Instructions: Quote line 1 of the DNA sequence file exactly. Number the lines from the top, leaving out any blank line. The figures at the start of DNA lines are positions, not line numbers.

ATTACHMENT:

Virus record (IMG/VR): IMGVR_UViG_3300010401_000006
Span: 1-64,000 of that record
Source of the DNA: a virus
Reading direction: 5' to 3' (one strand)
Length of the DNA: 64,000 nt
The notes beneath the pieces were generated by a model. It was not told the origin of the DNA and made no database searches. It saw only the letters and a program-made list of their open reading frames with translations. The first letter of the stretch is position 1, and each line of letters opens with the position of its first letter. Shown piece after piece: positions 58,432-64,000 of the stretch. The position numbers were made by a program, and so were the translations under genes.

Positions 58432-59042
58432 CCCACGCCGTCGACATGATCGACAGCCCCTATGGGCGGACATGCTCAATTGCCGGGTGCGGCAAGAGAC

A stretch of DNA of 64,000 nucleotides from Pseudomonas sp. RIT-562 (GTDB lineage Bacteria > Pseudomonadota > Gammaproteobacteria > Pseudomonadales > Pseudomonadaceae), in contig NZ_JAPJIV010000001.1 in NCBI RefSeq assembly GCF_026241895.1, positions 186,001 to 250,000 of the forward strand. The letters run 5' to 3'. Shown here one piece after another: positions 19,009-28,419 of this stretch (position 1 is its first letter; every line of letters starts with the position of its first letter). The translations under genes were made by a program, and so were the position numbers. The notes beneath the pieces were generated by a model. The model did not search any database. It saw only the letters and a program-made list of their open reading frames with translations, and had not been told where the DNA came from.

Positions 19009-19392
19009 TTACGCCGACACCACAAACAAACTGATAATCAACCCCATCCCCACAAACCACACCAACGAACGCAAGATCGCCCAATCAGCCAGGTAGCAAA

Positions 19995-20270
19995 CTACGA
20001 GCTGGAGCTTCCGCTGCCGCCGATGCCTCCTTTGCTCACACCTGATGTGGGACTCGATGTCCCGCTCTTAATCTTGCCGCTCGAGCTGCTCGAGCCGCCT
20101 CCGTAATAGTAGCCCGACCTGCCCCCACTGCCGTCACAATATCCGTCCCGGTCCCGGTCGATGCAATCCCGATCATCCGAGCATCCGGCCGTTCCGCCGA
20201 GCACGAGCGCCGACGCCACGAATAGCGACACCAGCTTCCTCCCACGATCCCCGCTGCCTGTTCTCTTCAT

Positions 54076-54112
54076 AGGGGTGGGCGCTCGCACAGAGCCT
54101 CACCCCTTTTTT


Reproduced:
Virus record (IMG/VR): IMGVR_UViG_3300010401_000006